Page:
UMN law professor Richard Painter considering U.S. Senate bid

Painter used to work as a White House ethics lawyer from 2005 to 2007.

Professor Richard Painter answers questions in an interview at Mondale hall on West Bank on Tuesday, Feb. 7, 2017.

Chris Dang, Daily File Photo

Professor Richard Painter answers questions in an interview at Mondale hall on West Bank on Tuesday, Feb. 7, 2017.

Ryan Faircloth

Richard Painter, a University of Minnesota law professor and longtime critic of President Donald Trump, announced Wednesday that he is mulling a run for Minnesota’s U.S. Senate seat currently occupied by Sen. Tina Smith. 

Painter said at a State Capitol press conference that he has formed an exploratory committee to examine the prospects of a Senate bid, but refused to align with a specific party. If he decides to run, Painter will aim to unseat Smith, D-Minnesota, in the 2018 midterm election in November. 

Smith assumed her role on Jan. 3 after former Sen. Al Franken resigned in December amid sexual misconduct allegations. Republican state Sen. Karin Housley is currently the only Republican to announce a run against Smith.  

“If I choose to enter this race, it will be to fix the problem of corruption in our government at the federal level, where it is the worst, and reaching into the states where we have seen campaign finance corrupt state government across the country,” Painter said. 

He cited “corrupted” government and “dark money” in politics as motivation for the potential Senate run, and pledged to run a campaign without Super PAC money if he chooses to enter the race. 

“I believe that this state is entitled to be represented by two senators who are responsible only to the people of the state of Minnesota who elected them, not to special interests,” he said. 

Painter said he will use the exploratory committee to consider which party he would run under — Republican, Democrat or Independent. 

Painter, a longtime Republican, served as the chief ethics lawyer to President George W. Bush from 2005 to 2007, and has been a University professor ever since. He said his reluctance to run as a Republican stems from the current direction of the party. 

“I think there are a lot of good things about the Republican party, but we’ve had some serious problems over the years. The Republican party in this state is no longer the Republican party of Governor Arne Carlson. The Republican party is no longer the party of even Ronald Reagan. I need to think about whether there’s a place for me in the party that I’ve worked with for so long,” he said.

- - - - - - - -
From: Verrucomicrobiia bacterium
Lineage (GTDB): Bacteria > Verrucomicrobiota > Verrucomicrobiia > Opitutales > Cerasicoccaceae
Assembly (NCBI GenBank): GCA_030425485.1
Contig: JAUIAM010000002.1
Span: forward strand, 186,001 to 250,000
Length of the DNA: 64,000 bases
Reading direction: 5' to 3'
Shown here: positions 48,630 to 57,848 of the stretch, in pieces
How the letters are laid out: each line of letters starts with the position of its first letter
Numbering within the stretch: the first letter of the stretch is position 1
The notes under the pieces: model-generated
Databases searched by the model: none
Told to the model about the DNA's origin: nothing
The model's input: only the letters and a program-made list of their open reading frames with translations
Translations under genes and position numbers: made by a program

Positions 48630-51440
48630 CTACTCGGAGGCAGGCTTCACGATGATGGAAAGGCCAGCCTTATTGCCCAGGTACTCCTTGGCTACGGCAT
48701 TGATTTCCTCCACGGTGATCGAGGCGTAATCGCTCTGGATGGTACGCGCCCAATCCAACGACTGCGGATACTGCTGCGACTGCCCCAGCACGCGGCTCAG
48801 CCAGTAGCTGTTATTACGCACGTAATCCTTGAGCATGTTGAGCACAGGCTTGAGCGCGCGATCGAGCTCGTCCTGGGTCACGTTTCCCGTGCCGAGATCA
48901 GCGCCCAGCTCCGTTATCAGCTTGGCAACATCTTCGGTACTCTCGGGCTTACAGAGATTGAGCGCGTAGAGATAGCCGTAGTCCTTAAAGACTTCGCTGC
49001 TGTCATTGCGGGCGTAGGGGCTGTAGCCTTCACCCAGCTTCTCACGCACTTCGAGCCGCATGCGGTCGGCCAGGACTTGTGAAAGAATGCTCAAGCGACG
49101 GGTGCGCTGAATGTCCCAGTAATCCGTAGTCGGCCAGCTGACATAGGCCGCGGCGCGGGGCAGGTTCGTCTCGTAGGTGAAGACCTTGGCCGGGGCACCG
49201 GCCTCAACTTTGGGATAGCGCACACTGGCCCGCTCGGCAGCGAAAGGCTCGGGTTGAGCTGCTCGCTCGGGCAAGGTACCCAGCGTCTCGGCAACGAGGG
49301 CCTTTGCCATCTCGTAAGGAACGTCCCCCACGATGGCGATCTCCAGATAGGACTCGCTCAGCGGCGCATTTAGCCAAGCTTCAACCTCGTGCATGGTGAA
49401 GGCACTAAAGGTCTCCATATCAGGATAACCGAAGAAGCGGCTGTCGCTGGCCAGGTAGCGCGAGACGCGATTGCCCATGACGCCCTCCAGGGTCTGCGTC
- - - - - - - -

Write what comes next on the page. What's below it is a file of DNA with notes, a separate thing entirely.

Bryan Piligra, Housley’s U.S. Senate campaign spokesman, issued a statement Wednesday about Painter’s potential run.

“Karin Housley has given a voice to the many Minnesotans who are fed up with the dysfunction, partisanship and obstruction in Washington. Having another extremist in the U.S. Senate will not end the plagued status-quo – they would make it even worse,” Piligra’s statement said. 

David Schultz, a Hamline University political science professor, said a run by Painter would do the most harm to Republicans. 

If Painter challenges Housley for the Republican nomination, Schultz said it could split the party base into two camps — Trump supporters and more moderate Republicans. This would ultimately lead to an easier path to victory for Smith, he added. 

“It’s almost like they can’t run a united ticket,” Schultz said, adding that if Painter ran independent, he could steal votes from both parties and affect the outcome of the race. 

Last year, as the chair of Citizens for Responsibility and Ethics in Washington, Painter filed a lawsuit against Trump for conflicts of business interest. The lawsuit was dismissed in December as it “lacked standing.”

The University of Minnesota law professor has amassed a popular Twitter following, where he is often critical of Trump and his administration, claiming ethical violations. He makes frequent appearances on cable news networks, and often pens opinion pieces for the New York Times and Washington Post criticizing the Trump Administration.

But Painter said on Wednesday that his decision to consider a U.S. Senate run wasn’t about the president, but about the government’s current course.

“We need to clean up politics in this country, and it’s about a lot more than Donald Trump,” he said. 

Painter said he will remain at the University of Minnesota while exploring a potential Senate campaign. 

Michelle Griffith contributed to this report.